2. The politics of providing special lanes, whether for electric cars or high occupancy vehicles or bicycles, can get interesting. Americans often think the roadway should be for all users as opposed to particular users.
  3. The road system we have is the result of not just prioritizing efficiency but a whole host of actors and forces that includes privileging single-family homes (and generally keeping them away from busy roads) and highways in and out of major cities.

Walking to go somewhere or interact with people in contrast to walking suburban loops for exercise

Several months ago, I heard Andrew Peterson discuss “The Mystery of Making.” As he talked about places and suburbs, he mentioned something about walking: suburbanites walk in loops instead of having walks that go somewhere or involve interacting with people.

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As a suburbanite who walks both for exercise and in order to get to places, this is a thing. This could occur for multiple reasons:

  1. The design of suburbs limits walking options. Because of the emphasis on single-family homes and separating them from other uses, suburbanites may not be able to access many places as pedestrians. Can they get to schools, libraries, stores, workplaces?
  2. Perhaps suburbanites do not want to interact with many people. Suburbanites want to avoid conflict and interaction happens when people want it, not necessarily because of proximity or an orientation toward the community. Add headphones/earbuds/smartphones to this and pedestrians can be in their own waking cocoon.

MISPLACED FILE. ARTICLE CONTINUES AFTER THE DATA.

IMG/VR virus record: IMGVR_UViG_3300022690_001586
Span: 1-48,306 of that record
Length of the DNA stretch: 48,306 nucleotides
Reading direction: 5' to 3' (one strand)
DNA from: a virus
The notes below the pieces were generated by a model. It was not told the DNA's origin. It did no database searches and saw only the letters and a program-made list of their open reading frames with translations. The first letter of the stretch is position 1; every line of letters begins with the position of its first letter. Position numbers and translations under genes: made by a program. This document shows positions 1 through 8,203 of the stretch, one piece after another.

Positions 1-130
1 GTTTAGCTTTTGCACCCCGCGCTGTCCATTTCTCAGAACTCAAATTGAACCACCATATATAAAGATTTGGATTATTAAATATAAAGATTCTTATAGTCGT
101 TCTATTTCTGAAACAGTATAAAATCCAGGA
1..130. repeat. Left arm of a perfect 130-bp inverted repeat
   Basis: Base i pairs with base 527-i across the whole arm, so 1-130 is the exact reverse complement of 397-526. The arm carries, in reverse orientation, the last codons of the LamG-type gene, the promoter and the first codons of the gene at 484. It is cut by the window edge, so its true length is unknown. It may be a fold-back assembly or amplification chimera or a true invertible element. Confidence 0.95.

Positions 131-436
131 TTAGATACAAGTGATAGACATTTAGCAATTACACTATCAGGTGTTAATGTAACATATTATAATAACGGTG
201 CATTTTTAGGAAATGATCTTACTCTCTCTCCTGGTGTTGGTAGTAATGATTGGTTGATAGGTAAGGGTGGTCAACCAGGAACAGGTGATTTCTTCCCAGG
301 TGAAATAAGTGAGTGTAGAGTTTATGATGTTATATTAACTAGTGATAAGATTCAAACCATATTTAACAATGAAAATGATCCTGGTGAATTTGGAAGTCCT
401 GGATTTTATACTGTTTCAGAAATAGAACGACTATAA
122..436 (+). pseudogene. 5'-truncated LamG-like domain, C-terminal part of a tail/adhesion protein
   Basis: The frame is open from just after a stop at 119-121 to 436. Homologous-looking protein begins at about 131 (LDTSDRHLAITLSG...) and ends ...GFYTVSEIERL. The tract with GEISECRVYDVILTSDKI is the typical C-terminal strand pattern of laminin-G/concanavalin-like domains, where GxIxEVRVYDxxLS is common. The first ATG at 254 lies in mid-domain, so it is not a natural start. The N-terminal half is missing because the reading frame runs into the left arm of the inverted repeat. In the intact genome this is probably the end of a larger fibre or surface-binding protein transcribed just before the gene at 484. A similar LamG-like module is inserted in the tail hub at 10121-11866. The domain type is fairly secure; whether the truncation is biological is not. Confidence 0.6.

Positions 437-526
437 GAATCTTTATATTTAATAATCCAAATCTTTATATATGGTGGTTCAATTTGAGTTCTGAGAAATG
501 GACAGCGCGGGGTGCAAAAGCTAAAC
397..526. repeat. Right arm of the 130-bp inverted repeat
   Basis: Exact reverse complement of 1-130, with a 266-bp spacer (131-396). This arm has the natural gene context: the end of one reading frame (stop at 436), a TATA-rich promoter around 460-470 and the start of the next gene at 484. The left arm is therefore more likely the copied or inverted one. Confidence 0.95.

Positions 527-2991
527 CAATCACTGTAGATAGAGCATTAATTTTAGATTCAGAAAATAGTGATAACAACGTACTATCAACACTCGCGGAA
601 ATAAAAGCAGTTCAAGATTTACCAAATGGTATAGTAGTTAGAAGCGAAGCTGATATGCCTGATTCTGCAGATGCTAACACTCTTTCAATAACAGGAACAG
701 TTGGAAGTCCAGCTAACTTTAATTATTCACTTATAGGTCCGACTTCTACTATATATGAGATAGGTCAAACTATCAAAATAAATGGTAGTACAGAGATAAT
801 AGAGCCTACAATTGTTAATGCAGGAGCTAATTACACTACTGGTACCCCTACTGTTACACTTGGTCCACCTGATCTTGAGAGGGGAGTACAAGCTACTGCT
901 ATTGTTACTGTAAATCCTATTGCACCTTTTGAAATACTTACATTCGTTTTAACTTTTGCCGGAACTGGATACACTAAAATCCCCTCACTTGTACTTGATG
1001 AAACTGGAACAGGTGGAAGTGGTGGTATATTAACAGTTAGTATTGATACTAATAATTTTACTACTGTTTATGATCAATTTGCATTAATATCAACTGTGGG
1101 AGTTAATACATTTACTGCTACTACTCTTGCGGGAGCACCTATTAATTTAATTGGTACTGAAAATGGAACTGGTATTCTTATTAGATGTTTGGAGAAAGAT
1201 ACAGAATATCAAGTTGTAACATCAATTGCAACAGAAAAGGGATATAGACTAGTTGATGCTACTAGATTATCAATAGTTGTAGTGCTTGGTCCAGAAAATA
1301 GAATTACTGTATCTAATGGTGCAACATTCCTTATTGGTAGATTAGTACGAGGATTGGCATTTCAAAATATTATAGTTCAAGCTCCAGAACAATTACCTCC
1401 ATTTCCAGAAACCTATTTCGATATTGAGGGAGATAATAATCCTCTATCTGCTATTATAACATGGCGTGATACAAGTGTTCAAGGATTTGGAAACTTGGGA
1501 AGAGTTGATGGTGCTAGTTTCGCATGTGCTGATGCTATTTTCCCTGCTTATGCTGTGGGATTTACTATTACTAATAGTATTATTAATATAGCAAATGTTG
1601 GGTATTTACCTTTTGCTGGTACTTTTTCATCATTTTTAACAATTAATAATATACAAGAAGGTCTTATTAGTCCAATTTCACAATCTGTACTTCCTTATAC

3. This sounds like a focus on walking as exercise as opposed to walking as a means to accomplish other worthwhile goals. Such a focus sounds like it would fit with American emphases on efficiency or productivity.
  4. If you really need to get somewhere, Americans often opt for a car, even when the route is walkable.

Having more walkable places would likely help here but it does not necessarily guarantee sociability or walking as transportation.

A suburban covered bridge hit 17 times in a year

Since a covered bridge in Long Grove reopened last August, truck drivers have hit the top of the bridge – with a clearance of 8’6″ – 17 times.

“We have made so many attempts to make the signs more visible, and it just keeps happening.” said Trustee Jennifer Michaud. “I live very close to the downtown, and I always know when the bridge is hit, because I see the helicopters come in. And I’m just, ‘Oh, another one.'”…